Complaint made over “misleading” coca-cola advert


Have you seen the new Coca-Cola advert claiming their single-use plastic bottles aren’t single-use because they can be recycled? Yes, that’s right. They are trying to redefine the phrase ‘single-use’ in their adverts, setting a dangerous precedent to the rest of the drinks industry.

Coca-Cola’s assertion that plastic bottles are only single-use if we throw them away rather than recycle misrepresents a commonly held definition of the word single-use. This confusion has the potential to increase the volume of plastic bottles ending up in our environment, perpetuating the environmental damage that plastic pollution causes.

The word single-use was recognised as the Collins Dictionary ‘word of the year’ in 2018, demonstrating the level at which it has reached the public vernacular. They defined it as: “products that are often made of plastic and have been made to use just once, only to be thrown away after, rendering them unsustainable and harmful to the planet.”

The United Nations Environment Programme (UNEP) defines ‘single-use’ plastic as follows: “single-use is a term which can refer to any plastic items which are either designed to be used for one time by the consumer before they are thrown away or recycled, or likely to be used in this way”.

Clearly Coca-Cola’s bottles are single-use according to all commonly held and legal definitions from highly reputable organisations. Not only are these products single-use, but their packaging (plastic PET bottles) clearly falls under legal definitions of what constitutes waste, even if they are sent down waste recycling streams.


Whilst we celebrate their bottles becoming 100% recyclable (or so they say), we know there is a big difference between something being recyclable and being recycled. The reality is, even Coca-Cola accept that only a fraction of plastic bottles are recycled.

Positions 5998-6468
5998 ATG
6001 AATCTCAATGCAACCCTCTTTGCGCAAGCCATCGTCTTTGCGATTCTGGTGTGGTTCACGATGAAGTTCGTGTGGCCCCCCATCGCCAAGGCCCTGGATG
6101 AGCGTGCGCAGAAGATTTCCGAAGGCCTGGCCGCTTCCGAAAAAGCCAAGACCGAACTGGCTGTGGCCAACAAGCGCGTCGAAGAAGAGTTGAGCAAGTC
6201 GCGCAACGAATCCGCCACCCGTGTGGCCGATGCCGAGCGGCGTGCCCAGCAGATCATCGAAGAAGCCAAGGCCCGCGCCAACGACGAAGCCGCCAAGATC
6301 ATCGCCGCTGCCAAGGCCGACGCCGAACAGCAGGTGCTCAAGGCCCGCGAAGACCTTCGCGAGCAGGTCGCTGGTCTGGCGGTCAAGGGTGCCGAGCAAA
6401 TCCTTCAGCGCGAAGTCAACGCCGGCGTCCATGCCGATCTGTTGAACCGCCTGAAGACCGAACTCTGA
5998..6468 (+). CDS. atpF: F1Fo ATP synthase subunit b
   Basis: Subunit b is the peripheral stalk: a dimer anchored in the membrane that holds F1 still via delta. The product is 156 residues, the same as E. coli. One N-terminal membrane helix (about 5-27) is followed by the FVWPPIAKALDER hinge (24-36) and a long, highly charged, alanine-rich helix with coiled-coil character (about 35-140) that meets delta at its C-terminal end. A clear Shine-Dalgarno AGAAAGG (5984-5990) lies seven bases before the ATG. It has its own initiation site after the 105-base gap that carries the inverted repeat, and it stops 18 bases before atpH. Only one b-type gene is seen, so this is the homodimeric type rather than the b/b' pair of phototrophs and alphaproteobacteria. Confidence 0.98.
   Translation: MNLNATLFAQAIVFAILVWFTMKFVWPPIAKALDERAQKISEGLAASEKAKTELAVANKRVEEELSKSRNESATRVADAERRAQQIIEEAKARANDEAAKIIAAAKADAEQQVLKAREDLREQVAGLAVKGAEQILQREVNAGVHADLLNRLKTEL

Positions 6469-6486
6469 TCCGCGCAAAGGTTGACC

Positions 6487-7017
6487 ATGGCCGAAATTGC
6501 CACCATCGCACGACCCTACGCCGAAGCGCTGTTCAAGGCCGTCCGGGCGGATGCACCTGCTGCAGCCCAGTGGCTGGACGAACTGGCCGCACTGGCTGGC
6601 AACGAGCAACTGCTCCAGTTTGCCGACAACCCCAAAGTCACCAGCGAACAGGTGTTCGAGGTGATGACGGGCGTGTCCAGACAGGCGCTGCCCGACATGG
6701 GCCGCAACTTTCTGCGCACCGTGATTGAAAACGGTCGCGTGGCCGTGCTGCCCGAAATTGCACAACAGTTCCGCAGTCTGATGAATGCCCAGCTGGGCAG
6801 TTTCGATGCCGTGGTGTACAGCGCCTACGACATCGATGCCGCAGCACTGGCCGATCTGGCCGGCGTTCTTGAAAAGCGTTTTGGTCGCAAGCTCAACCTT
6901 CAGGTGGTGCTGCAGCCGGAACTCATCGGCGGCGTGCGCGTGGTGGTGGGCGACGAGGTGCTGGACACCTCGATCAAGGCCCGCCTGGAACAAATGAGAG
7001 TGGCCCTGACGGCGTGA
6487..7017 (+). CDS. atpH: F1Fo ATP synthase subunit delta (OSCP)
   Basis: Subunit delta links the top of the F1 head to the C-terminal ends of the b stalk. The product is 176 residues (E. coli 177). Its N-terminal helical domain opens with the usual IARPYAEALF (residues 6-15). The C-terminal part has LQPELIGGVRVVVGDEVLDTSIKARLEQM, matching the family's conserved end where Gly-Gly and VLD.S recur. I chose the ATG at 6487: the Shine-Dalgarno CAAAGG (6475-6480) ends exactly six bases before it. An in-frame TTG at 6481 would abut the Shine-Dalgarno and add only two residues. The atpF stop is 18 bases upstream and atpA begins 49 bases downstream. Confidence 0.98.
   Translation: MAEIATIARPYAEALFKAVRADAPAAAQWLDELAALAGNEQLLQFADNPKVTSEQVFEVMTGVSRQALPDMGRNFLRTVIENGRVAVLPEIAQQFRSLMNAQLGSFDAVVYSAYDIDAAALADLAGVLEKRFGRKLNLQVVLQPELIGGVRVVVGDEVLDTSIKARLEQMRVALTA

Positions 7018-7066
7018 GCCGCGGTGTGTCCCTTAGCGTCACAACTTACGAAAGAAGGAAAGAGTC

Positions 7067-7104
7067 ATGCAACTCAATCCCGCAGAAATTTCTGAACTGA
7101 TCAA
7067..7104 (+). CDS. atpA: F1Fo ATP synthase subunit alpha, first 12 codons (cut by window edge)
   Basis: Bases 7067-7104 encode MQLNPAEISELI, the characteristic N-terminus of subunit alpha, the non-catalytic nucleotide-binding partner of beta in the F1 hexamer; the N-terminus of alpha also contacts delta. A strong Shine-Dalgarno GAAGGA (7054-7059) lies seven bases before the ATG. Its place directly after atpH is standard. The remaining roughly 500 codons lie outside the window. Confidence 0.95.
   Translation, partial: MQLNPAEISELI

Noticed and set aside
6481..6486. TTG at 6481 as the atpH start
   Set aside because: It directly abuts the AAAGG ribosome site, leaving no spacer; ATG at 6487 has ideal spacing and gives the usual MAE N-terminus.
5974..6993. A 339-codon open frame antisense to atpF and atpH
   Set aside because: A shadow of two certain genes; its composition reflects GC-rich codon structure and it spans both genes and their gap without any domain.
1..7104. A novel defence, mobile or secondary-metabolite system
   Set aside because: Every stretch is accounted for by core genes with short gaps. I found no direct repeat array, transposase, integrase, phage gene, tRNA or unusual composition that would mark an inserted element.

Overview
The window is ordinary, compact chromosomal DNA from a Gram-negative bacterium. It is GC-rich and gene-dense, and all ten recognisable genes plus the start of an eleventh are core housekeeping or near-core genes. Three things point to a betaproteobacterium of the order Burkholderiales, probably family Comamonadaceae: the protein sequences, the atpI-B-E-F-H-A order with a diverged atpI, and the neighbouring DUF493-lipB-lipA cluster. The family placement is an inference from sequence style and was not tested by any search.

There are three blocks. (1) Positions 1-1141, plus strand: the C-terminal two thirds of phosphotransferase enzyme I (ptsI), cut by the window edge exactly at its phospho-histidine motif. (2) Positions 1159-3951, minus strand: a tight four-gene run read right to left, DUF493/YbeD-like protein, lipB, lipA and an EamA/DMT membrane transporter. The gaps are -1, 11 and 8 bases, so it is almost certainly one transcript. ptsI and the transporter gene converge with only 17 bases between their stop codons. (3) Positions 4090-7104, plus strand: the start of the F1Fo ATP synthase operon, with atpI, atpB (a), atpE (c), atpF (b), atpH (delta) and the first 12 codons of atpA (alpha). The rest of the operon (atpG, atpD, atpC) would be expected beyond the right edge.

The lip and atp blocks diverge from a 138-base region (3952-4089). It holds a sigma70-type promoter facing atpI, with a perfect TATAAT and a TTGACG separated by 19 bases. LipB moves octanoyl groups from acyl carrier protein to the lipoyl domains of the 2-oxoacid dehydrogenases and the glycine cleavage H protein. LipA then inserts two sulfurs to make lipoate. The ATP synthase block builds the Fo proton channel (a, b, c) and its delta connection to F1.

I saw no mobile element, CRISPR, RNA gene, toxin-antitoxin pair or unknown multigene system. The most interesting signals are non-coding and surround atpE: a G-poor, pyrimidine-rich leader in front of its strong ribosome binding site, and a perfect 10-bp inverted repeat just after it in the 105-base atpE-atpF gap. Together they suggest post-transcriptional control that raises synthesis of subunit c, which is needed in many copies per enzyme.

We believe this is greenwashing and is misleading for consumers, so we have made the decision to lodge a formal complain to the Advertising Standards Agency (ASA) and we need you to do the same. Only if enough of us speak out against this type of greenwashing can we hope to put a stop to it.

We strongly feel the industry needs to be called out, particularly at a time when public concern around single-use plastic is at an all-time high.

Our CEO, Rebecca Burgess says; “The holidays are coming, along with the iconic Coca-Cola truck. But this year, Coca-Cola have taken a new tack when it comes to their marketing – tapping into public concern on single-use plastic and redefining the word to sell their products; misleading customers and setting a dangerous precedent in the industry. While they say their products can be recycled, we know that in reality, many are not. Plastic bottles are consistently the most polluting items on our beaches and rivers and Coca-Cola is the worst offender. We had no choice but to report these misleading claims to the ASA and we are encouraging others to do the same.”  


An estimated 700,000 plastic bottles are littered every single day in the UK and the MCS estimates that there are now more than 150 plastic bottles for every mile of beach in the UK.

We know that plastic bottles are consistently the most polluting items on our beaches and rivers and Coca-Cola is the worst offender.


Complaining to the ASA is really quick and easy.  We need Coca-Cola to be spending time and money transitioning away from single-use, to become part of the Refill Revolution and not on misleading advertising campaigns. Here’s what you need to do:


  1. Click on the button below which will take you to their site. 
  2. Read the info and click continue.
  3. Select the option that shows that you are a member of the public submitting the complaint.
  4. Select ‘Poster: Billboards, digital or transport’ from the drop-down menu.
  5. Select ‘Outdoor’ from the drop-down menu.
  6. Add Cola Cola as the brand.
  7. Add either today’s date (if you just saw the campaign today), or if you’ve seen it before then add the date you saw it.
  8. Either use our complaint as a template or write your own in the box.
  9. Download the image below to upload with your complaint. Or you can use this tweet from Coca-Cola.


If you agree with us that Coca-Cola should not be allowed to redefine what the phrase ‘single-use’ use means, then join us in calling out Coke on social media using the hashtag #CallOutCoke


  • Coca-Cola to withdraw its ads and stop trying to mislead the public about single-use plastic bottles;
  • Coca-Cola to tackle the use of single-use plastic bottles by shift towards a comprehensive refill scheme
  • The government to introduce a deposit scheme to ensure far more bottles are refilled – or failing that, recycled.
  • The new government to introduce legislation to phase-out the use of all but the most essential single-use plastics
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